Where have the speed bumps gone?
Call it a punchline, but bodyboarding's influence in surf runs deep.
A quick look around average breaks might suggest that the sport of bodyboarding may be going the way of the kneelo (that's right, cousin to the prone people, kneeboarding has been all but extinct for some years now ... apparently with the exception Jeff McCallum). There are no bodyboarding magazines in the U.S., little to no sponsorship from clothing companies, and no recognition from the "surf" magazines. When was the last time you saw a bodyboarding photo or advertisement in Surfer, Surfing, or TransWorld Surf?
It's that lack of support that's sited as a major factor in the demise of the one-time rival to traditional surfing. That intense rivalry is also responsible for such derogatory name calling as half-men, boogers, spongers, speed bumps, dick-draggers, lids, and the like.
But what most surfers today don't realize is that spongers are, and have been, pushing the sport by example, and promoting it with documentary skills no upright surfer has yet developed -- and they've been risking their lives to do it.
Surfer magazine staff photographer Todd Glaser says that when he encounters his former pro bodyboarding compatriots, the ones still in the game, he gives them a big hug and says, "I'm glad that you're still alive." This is because the nucleus of hardcore bodyboarders have gone nuclear in their attack on barrels, slabs, and heavy waves -- a realm so scary, most surfers merely flirt with it, and the best surfers do what they can to match it.
Nearly every heavy-water discovery in Australia over the past decade -- including jaw-dropping, new-age slabs like Cyclops and Shipsterns Bluff -- was first sniffed out by a bodyboarder.
"To tell you the truth, boogie boarders found 'em all," told Justin "Jughead" Allport, a West Oz standup slab lunatic. "They left us going hunting, we just had to scathe, and go hanging around, hunting all the spots looking on Google Web and stuff. Most of the time we'd find out that boogie boarders had already been there for awhile. That, umm, I know it sounds sad."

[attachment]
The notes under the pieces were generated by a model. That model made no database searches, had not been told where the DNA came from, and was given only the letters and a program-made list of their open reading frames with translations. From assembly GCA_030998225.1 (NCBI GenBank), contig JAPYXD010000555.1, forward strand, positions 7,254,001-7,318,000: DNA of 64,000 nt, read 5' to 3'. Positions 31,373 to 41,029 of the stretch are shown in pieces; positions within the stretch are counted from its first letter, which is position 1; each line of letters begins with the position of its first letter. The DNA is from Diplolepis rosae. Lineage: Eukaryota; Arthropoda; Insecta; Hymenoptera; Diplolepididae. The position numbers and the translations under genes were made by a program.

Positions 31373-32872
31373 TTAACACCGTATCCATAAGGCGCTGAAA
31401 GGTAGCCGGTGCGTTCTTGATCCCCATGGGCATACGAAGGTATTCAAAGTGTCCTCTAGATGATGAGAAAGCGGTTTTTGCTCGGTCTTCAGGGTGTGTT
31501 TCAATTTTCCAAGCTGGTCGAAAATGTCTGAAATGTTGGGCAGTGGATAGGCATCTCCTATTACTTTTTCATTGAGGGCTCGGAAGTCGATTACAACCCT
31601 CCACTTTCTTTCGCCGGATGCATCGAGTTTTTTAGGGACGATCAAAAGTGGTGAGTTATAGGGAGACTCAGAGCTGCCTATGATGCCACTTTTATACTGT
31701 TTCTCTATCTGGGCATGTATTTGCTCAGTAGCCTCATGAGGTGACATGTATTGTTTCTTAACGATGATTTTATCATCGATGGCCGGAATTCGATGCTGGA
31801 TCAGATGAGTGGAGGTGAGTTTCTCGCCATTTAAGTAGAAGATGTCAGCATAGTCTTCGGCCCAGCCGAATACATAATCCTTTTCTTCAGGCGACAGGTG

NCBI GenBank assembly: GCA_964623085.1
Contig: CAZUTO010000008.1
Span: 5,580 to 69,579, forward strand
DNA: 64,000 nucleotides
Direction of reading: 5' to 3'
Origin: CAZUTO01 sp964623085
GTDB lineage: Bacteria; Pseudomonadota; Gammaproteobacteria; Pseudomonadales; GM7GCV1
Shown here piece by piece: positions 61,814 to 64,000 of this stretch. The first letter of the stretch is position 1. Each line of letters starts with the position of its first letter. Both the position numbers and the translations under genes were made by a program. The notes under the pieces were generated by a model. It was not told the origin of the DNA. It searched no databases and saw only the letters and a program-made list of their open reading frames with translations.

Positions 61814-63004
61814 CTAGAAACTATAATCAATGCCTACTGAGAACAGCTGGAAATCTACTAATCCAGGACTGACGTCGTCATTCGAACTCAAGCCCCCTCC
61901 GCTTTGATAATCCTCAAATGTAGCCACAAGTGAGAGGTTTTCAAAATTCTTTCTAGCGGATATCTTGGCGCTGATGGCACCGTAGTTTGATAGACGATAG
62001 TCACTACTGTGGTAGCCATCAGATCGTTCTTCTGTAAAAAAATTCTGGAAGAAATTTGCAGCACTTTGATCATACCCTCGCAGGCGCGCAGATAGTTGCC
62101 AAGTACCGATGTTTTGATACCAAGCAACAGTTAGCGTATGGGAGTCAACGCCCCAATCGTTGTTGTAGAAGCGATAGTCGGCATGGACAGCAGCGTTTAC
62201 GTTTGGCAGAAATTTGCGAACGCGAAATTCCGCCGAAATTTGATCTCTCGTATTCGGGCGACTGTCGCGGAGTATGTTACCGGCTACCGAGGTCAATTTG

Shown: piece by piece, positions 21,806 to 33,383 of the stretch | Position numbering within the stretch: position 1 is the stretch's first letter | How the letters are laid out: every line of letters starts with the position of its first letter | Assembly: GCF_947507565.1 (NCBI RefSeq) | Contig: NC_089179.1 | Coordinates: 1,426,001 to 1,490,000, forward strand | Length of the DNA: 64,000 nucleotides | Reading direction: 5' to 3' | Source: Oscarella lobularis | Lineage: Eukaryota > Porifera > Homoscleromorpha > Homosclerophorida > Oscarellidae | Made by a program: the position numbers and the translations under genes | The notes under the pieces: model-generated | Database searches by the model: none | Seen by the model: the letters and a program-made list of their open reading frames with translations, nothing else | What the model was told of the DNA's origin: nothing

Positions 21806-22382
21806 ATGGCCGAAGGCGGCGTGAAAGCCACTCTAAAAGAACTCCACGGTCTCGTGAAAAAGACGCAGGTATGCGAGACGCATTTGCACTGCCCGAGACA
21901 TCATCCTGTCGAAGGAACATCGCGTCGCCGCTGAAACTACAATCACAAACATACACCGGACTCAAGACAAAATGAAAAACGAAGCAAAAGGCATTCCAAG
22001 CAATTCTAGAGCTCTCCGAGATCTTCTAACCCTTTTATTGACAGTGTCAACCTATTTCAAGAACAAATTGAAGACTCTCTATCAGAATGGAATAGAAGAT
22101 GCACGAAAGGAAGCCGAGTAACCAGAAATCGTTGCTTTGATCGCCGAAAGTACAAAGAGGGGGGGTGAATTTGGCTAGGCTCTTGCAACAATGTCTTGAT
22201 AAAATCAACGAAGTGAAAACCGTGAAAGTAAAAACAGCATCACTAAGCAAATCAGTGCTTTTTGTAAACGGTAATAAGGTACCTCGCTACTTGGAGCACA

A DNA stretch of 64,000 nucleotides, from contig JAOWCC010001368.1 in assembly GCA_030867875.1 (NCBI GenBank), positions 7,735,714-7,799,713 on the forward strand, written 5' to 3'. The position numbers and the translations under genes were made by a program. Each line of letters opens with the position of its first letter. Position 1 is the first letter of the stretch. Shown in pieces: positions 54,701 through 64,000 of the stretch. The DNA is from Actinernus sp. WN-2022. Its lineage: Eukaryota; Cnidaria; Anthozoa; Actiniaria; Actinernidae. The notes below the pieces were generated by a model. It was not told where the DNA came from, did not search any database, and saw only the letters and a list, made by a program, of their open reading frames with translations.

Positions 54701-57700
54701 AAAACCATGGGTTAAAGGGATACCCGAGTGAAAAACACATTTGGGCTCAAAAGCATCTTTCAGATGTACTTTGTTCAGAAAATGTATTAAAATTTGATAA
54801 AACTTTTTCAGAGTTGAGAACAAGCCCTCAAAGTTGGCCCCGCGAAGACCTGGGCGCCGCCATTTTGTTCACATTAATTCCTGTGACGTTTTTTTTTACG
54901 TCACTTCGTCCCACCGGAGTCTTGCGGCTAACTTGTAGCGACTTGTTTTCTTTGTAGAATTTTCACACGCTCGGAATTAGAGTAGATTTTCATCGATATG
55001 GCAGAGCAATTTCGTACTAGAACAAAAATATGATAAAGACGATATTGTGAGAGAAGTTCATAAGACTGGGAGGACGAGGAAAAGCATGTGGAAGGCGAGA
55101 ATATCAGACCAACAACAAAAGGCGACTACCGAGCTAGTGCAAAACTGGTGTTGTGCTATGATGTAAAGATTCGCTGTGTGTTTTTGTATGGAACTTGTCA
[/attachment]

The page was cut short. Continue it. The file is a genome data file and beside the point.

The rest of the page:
Then there's the spot that changed surfing as we know it: Tahiti's Teahupoo. Local Raimana Van Bastolaer put it on the map, and he did it on a bodyboard. A mid-90s trip by Hawaiians Mike Stewart and Ben Severson showed the world its potential, and it's safe to say Laird Hamilton, Cory Lopez, and the rest of the guys that charge the place wouldn't be there without some pioneering of the prone kind.
Bodyboarding has developed such a flare for the litmus edge, that its culture competes primarily via YouTube, Facebook and a handful of bodyboarding websites. "I implore you," writes award-winning photographer and bodyboarder Ray Collins, "Google 'Brendan Newton' if you have a spare five minutes."
These "lid riders" often embarrass, if only in increments, their hardcore, well-paid, standup surfing counterparts. And they're doing it on a shoestring. But this is a generous crowd, so selfless in fact, a majority of the big names in surf photography are current and former bodyboarders working hard, and often risking their skins, to put standup surfers into the moneymaking limelight. Even a partial list is a substantial chunk of surf photography's best: Scott Aichner, Chris Burkard, Ray Collins, Jeff Flindt, Todd Glaser, Tim Jones, Ross McBride, Daniel Russo, Mickey Smith, Seth Stafford, and Scott Winer, to name a few. Nine-time bodyboarding champ Mike Stewart has some impressive film credits on his resume as well, including work on Thomas Campbell's "The Presesnt." And every winner of the Follow the Light Foundation grant, an award given in honor of 30-year Surfing magazine photo editor Larry Moore, has been a bodyboarder.
There's definitely a link in the skill sets between spongers and water photographers. Scott Aicher, ten-year Surfer staff photographer and one of Pipeline's gnarliest water photogs points out that "you're used to the fins and in bodyboarding, you're constantly dodging the lip -- falling during barrel rolls, being low and timing it."
Surfing magazine's Jeff Flindt says, "Most surfers don't surf shorebreaks and crazy slabs. Shooting bodyboarding is way harder because the waves are heavier. When I shoot with surfers they want to look for good waves that are surfable, not death. When I used to shoot with bodyboarders they were looking for death slabs and the craziest wedges."
Considering the decline in bodyboarding popularity, it's easy to wonder if we're witnessing an end of an era. Surfer magazine's Todd Glaser holds out hope. "I think the sport of bodyboarding is growing in a very positive direction for the core that does it. Bodyboarders have been on the forefront of nearly every slab discovery for the past several years and will continue to do so because of their passion, lack of commercial influence, and skill. It would be very interesting to see what would happen if bodyboarders received the support that surfers receive."
It might be a tough pill to swallow, but the very wave-riders who we looked down our noses at, are not only tougher than our heroes, they're working hard to make them look good. Maybe it's time to rethink our prejudices.
For surf coverage that goes beyond the competition venue, keep it tuned to ESPN Surfing